Stuart Broad needs no reminding of the shock of a World Twenty20 defeat against a minor nation as he prepares to lead England against Afghanistan at the R Premadasa Stadium. He bowled the final over in the first Twenty20 international ever staged at Lord's three years ago and fell to his knees and held his hands to his face in despair as Netherlands won the game off the last ball.

It was the sort of over that must still be scarred in his memory. Netherlands needed seven to win and as they scrambled five from the first five balls, Broad missed two fleeting run-out chances and a return catch. With two needed from the final ball, Edgar Schiferli hacked the ball back, Broad collected in his follow through but his throw missed once more and Netherlands grabbed victory with the overthrow.

For more scarring, consider Broad's previous experience in World Twenty20. On a balmy night in Durban in 2007, Yuvraj Singh struck him for six sixes in an over. As ball after ball disappeared into the night sky, it invited concern so early in his career that, at 21, he would ever fully recover.

Now here he is, sharp and confident, captaining England in a major tournament. England's coach, Andy Flower, has identified in him the sort of attributes he thinks a T20 captain needs: intelligence, quick-wittedness, a willingness to act on instinct, adventure and aggression. Broad's early cricket experiences might have destroyed him but he had too much dog in him to let it happen.

He agreed with the suggestion that adventure is part of his make-up, an example perhaps of how much more aggressively cricket would be played if more bowlers were made captain. "I like to take wickets and see wickets and chances," he said, "and I think in T20 cricket you have to risk a boundary to take a wicket. As a bowler I think I am more wicket-based than some.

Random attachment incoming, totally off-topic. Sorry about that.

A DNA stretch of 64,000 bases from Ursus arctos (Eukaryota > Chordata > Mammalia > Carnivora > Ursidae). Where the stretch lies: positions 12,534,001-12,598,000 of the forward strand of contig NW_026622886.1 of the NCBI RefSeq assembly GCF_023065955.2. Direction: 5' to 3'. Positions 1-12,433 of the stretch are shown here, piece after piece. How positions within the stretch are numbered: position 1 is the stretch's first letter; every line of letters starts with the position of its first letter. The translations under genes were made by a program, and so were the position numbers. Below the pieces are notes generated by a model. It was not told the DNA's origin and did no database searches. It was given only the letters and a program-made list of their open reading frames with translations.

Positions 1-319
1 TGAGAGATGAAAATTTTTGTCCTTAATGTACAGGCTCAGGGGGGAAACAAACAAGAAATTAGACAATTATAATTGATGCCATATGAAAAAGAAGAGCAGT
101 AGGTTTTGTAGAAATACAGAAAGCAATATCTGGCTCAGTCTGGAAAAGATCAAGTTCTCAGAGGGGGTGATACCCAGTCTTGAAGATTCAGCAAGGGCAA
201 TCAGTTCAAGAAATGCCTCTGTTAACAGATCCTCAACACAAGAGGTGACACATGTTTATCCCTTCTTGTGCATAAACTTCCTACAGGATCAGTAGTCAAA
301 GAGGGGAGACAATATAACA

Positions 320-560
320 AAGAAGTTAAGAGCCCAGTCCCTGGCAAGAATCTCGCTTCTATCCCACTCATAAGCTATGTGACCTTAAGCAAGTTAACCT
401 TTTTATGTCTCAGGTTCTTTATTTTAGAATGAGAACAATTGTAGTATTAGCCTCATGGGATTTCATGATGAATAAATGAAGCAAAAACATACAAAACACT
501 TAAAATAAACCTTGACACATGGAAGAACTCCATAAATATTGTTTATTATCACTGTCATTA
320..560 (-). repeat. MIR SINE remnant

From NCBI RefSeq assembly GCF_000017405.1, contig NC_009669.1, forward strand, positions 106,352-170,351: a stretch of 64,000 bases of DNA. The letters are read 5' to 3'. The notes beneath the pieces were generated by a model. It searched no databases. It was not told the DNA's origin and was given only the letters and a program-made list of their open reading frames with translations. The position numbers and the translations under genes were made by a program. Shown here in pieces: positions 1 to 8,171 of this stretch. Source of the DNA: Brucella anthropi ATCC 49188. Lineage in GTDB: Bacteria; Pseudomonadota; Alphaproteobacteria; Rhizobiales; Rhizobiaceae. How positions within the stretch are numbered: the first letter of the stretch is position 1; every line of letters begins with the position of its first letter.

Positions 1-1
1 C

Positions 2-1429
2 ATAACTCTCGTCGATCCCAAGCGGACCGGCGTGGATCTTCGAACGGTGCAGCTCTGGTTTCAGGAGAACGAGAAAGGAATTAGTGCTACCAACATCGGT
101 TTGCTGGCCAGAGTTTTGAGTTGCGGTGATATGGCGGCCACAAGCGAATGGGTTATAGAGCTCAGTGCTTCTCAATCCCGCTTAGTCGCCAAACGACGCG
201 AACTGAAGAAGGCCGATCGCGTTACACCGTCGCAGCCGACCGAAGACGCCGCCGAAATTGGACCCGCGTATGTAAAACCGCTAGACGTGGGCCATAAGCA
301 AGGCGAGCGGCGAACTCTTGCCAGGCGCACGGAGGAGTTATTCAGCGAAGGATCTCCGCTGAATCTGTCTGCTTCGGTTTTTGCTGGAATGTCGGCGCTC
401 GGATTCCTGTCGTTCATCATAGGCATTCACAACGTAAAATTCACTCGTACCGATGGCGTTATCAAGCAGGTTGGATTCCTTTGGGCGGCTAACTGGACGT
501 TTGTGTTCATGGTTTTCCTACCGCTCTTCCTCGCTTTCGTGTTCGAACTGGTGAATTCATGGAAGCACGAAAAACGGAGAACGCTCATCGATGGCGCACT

"If someone wants to try to hit a spinner over mid-on, with the ball turning away from the blade, there is a chance of taking a wicket. I think with the heavies - myself, Finny, Jade, Bres - it is a great shot for someone to stand and belt us over mid-off from a heavy length so maybe keeping mid-off up is an option."

As Broad captains England in a major tournament for the first time, it will be intriguing to observe him. The desire to succeed burns within. Alastair Cook, who has replaced Andrew Strass as Test and one-day captain, is an equable sort who would benefit from a passionate vice-captain, officially or unofficially, and Broad can advance his candidature over the coming weeks.

Afghanistan revealed enough against India to warn England that they are immensely dangerous. Warm-up wins against Australia and Pakistan will count for nothing when Shapoor Zadran is flinging down his fast left-arm at close to 95mph or Mohammad Shahzad is unveiling his Dhoni-style helicopter shot.

"It's all about winning," he said. "It is a proud moment to lead England out any time you do and on a world stage it gives it an extra oomph as well but it will be down there with the biggest lows if we don't win.

"Any international you have to be on top of your game. Look at the times we haven't been. Ireland took us down in a 50-over game and the Netherlands took us down as well. The shorter the game the more dangerous these teams are and Afghanistan aren't going to hold back with the bat, put it that way. It will be important we keep our cool."